I must have visited Yxnevik two or three times before I knew about the hops vines. Granted, I only moved to Sweden just last Spring and it wasn’t until July when I started brewing my own beer. Yxnevik is positioned 20 km south from Västervik, a scenic coastal town on the Baltic Sea. The farm caresses a rocky inlet, with a stunning scenery of grassy knolls dotted with oaks, birches, pines and moss-covered boulders. Native orchids sprout up for only a week or so at a time, catch them while you can! Missed them? No worries, a cascading palette of color unfolds from April through October. Like much of Småland, the landscape changes so frequently that I am convinced there must be at least eight seasons here.
Thomas is a colleague of mine from my days spent looking at critters, like shrimp and anemones, under a microscope for long hours and unravelling the mysteries of the deep-sea. We both studied animals that live near underwater volcanoes and have specializations in ecology, taxonomy and evolutionary biology. Wet met at a conference in Japan in 2009 and now that I am in his country (though no longer a researcher), we’ve become friends. His wife’s family own the farm at Yxnevik which raises cattle and sheep that graze and maintain the landscape and its ecology in a traditional manner as has been done for centuries there. Their family has a stuga (a swedish guesthouse) on the property where they visit several times a year and have even carved out a nice garden in their yard. This is very common among swedes. Even in less rural surroundings, most properties have a guest house and many swedes, especially those in cities, have a small countryside cabin they visit over the idyllic summer and even for some nostalgic winter fun.
After spending a day eating salad and sausages, watching our children run around their garden, up and down the rocky hillside, I mentioned my new-found brewing passion. My first beer was more or less a standard pale ale, really a clone of California’s Sierra Nevada brewery. I picked this because Sierra Nevada and Mendocino Brewing Co. were my first libation liberations from a teenage imprisonment behind the cylindrical aluminum bars of Budweiser, Icehouse and – if the occasion was a special – Miller High Life. Such are the travesties of my Iowan youth of the 90s, nearly a decade before craft beer and microbreweries would dot the United States countryside like protestant churches. Except for me, the holy baptism was entrenched in Cascade, a highly flavoral and aromatic northwestern US hop that defined early west coast ales. This pale ale that brewed was so good that I was out 25 liters within just weeks.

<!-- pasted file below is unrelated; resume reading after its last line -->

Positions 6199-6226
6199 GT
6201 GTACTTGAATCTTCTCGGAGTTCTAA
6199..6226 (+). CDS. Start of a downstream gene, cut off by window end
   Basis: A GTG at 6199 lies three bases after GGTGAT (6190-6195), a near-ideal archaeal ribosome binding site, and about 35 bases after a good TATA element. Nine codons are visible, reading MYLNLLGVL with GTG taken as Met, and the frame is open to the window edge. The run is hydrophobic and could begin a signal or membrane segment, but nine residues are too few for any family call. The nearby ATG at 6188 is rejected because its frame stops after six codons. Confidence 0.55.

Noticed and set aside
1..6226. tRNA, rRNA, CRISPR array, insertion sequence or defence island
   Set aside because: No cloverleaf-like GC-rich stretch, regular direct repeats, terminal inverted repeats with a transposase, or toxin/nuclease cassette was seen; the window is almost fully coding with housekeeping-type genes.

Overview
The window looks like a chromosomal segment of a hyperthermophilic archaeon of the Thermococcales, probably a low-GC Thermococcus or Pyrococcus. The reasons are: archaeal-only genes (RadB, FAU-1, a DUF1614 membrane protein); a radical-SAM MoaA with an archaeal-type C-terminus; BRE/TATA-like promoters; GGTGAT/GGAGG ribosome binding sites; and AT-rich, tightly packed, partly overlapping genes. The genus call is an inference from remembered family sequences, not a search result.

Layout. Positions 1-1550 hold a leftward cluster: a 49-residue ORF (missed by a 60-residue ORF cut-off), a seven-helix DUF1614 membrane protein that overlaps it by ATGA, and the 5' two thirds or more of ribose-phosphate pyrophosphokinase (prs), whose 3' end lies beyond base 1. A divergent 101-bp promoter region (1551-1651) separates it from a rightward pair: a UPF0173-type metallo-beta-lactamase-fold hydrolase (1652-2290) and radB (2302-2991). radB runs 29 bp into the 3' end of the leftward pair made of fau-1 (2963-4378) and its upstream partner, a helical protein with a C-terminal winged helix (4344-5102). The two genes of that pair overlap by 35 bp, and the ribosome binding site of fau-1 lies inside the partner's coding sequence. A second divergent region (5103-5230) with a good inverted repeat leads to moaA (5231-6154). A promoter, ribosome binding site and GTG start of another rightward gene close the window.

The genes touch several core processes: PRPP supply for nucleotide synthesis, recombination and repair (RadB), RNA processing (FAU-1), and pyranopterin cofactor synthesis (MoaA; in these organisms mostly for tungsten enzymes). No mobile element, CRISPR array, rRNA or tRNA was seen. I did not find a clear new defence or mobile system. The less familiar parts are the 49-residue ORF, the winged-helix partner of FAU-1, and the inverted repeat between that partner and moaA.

Thomas nonchalantly mentioned to me that the vines trained along twine up the falu-red stained wood of their stuga will be producing hops cones at the end of Summer. Having no use for them he said I could use them in one of my beers if I so wished. I was dumbfounded. Real live hops vines right in front of me! I hadn’t given much thought to what hops were out in nature. The hops that I get commercially are dried from last Fall’s harvest. Vacuum-sealed in foil packs, often deep-froze to preserve their freshness, opening a new package is akin to all the smell and taste receptors from the tip of your nose to the back of your throat having the best possible sex that could ever exist. That first sniff is like having a plate of North Carolina barbecue shoved in front of you after twenty years stranded in the desert eating nothing but lizards, cactus and sand. Not that I know what any of this is, but I could imagine. Perhaps swedes don’t know what this is like either. This will also need to be remedied…